**Let’s recapitulate: The “Measure” step**

**Post no. 4** – After completing the Define step, in which we developed the goal statement for a data analysis, we took a closer look at data collection in my last post on the Measure step. I hope the list of questions I compiled gave you an insight into the data which is relevant for you and the criteria it should fulfill. It’s important that you have as many complete data sets as possible of sufficient quality and with sufficient resolution for the Analyze step which now follows. Provided you’ve gathered together all of the essential information for a causally correct shifting as well as any other important information in documents, you can now get down to actually analyzing your data at long last.

**Here goes: The “Analyze” step**

It’s now time to analyze your data – which is what this series of blog posts is all about.

When I first hit on the idea for this series, I didn’t have a very clear picture of the content of each individual post straight away. Now that I’m actually sitting here writing the blog, I realize just how much material is involved. Where should I start and where should I finish? If I go into as much detail as I did in my last post, you’ll probably give up reading half-way through at the latest. In any case, there are so many different methods around and everyone has their own ideas and preferences. That’s why I’ve decided merely to give you a general overview of the basic procedure, with the emphasis on data preprocessing. I believe that a structured approach to the “Analyze” step is at least as important as selecting the right analysis tool. You can also discover a lot of handy tips and methods in the VDI Status Report, which I recommend that you read if you’re interested in learning more.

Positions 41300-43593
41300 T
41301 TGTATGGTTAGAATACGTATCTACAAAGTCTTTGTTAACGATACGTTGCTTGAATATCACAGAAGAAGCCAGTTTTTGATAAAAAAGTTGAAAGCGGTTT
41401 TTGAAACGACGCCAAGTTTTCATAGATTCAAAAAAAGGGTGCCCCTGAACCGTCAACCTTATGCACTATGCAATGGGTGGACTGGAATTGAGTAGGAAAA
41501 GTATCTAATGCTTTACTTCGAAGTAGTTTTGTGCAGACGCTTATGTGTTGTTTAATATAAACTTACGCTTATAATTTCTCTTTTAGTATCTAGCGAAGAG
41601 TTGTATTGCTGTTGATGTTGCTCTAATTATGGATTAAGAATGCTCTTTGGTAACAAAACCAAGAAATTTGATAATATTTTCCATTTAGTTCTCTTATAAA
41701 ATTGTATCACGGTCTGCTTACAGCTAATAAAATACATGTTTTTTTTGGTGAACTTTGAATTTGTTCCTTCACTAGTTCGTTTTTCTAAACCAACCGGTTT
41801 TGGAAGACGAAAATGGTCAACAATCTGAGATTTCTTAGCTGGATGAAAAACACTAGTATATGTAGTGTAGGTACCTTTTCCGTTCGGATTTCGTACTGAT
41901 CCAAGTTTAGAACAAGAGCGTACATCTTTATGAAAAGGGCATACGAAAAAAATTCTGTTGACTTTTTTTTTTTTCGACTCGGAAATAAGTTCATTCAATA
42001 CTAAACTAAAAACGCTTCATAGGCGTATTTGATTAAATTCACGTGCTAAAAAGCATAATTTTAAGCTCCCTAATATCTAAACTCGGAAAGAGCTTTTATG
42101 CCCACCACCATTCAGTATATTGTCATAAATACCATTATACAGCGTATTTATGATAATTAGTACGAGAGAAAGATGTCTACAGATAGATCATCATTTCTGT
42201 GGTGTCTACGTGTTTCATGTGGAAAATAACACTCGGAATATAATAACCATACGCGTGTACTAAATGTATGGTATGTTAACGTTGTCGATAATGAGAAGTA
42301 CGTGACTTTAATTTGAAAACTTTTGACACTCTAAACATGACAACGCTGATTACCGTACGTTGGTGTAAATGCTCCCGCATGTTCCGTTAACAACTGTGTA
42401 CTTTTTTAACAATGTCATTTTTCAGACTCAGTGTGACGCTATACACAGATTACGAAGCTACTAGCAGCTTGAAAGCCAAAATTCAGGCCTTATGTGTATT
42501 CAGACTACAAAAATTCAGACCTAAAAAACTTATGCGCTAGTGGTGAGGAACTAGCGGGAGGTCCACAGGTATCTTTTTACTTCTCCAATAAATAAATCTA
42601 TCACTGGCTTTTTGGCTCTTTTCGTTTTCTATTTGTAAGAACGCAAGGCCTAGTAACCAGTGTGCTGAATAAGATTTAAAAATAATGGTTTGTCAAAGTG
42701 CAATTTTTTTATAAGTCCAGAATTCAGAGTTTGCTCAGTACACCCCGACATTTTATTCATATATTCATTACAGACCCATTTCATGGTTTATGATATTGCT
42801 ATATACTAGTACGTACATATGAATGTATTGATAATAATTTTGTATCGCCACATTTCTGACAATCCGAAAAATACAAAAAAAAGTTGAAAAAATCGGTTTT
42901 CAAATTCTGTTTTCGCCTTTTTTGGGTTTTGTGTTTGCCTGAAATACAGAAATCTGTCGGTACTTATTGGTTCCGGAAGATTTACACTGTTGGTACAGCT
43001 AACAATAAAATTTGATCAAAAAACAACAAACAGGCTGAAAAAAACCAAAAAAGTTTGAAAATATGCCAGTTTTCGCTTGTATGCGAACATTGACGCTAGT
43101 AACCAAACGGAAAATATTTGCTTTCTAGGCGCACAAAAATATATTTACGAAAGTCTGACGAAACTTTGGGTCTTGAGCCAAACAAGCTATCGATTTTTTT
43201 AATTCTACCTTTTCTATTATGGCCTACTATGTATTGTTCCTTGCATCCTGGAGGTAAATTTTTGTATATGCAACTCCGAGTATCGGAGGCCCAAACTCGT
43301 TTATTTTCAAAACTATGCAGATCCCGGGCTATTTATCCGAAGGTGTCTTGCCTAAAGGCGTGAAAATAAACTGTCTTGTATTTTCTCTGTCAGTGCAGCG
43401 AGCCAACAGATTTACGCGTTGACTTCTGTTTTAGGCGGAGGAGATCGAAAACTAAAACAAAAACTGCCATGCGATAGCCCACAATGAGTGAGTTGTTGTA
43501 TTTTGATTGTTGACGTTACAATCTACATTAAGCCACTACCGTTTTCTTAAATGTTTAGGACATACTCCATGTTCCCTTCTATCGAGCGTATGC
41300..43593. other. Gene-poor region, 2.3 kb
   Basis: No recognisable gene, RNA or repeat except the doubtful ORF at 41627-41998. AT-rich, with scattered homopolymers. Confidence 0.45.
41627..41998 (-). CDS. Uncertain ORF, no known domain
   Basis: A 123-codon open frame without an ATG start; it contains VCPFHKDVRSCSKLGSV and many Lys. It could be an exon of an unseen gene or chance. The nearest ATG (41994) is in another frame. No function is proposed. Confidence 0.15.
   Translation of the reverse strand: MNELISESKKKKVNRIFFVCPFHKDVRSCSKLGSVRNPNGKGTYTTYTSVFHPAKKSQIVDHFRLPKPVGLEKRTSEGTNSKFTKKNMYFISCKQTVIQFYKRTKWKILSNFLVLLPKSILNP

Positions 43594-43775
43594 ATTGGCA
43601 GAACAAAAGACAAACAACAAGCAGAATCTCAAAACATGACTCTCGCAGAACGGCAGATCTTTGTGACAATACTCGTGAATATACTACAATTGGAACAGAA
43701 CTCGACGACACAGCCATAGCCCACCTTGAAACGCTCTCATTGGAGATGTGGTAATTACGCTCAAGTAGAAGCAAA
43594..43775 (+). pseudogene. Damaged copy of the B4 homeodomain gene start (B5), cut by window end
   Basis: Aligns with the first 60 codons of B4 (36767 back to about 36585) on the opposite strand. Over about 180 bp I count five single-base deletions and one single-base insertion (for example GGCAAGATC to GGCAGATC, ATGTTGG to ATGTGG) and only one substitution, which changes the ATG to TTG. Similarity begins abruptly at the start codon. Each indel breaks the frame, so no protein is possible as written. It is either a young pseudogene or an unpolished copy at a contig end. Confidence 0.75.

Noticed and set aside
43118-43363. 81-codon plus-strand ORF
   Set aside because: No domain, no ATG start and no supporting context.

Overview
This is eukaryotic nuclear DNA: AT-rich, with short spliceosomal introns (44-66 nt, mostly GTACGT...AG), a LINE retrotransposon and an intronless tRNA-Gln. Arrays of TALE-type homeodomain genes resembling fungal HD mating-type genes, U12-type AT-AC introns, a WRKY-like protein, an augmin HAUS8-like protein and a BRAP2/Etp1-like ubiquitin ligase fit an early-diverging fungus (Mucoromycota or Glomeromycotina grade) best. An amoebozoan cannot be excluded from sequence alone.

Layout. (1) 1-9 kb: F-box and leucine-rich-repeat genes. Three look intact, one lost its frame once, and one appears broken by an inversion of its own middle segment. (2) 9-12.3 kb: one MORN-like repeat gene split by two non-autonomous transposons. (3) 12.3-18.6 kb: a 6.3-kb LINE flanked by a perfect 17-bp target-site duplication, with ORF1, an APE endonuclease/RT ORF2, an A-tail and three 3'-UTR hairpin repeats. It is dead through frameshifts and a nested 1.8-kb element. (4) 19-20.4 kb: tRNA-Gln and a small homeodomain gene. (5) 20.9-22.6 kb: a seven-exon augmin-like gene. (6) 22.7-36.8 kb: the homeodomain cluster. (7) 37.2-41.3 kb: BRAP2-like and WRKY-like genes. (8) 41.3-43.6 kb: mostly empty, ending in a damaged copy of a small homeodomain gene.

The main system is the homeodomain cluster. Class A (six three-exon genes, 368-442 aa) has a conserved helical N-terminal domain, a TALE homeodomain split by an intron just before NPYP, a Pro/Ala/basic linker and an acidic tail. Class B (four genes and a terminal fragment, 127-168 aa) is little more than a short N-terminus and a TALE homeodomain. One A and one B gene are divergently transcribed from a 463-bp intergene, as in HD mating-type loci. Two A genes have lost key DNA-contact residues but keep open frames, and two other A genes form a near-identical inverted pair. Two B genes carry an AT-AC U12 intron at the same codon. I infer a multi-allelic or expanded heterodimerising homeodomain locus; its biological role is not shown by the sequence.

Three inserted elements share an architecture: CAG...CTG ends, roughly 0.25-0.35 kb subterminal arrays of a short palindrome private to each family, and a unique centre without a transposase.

Before I continue, I’d like to point out that I’ve tried to find concise and easy-to-understand links to the methods described here – enough to provide you with a quick impression. However, I haven’t checked every single item of information they contain, nor do they necessarily cover all the details of a particular method.

**Step by step to your goal**

The “Analyze” step can be further broken down into several smaller steps, which I’ve summarized for you below in a simplified diagram.

**The big data puzzle**

Depending on your goal, you will already have gathered together the data you need for your analysis in the Measure step. Since you probably got it from different sources, you’re now confronted by the big data puzzle. Different sources, different formats – I can’t say I envy you! Sorry for being sarcastic – but let’s be honest, this step can often be enough to make you tear your hair out. It’s time to be very grateful to the person who gave some prior thought to the consistency of the data sources. Yet whatever state your input is in, you need to end up with a database where each parameter is contained in a separate column and each row is clearly assigned with a timestamp, batch number and / or item number. And, what’s more, with as few gaps as possible in the data.

**Time is of the essence**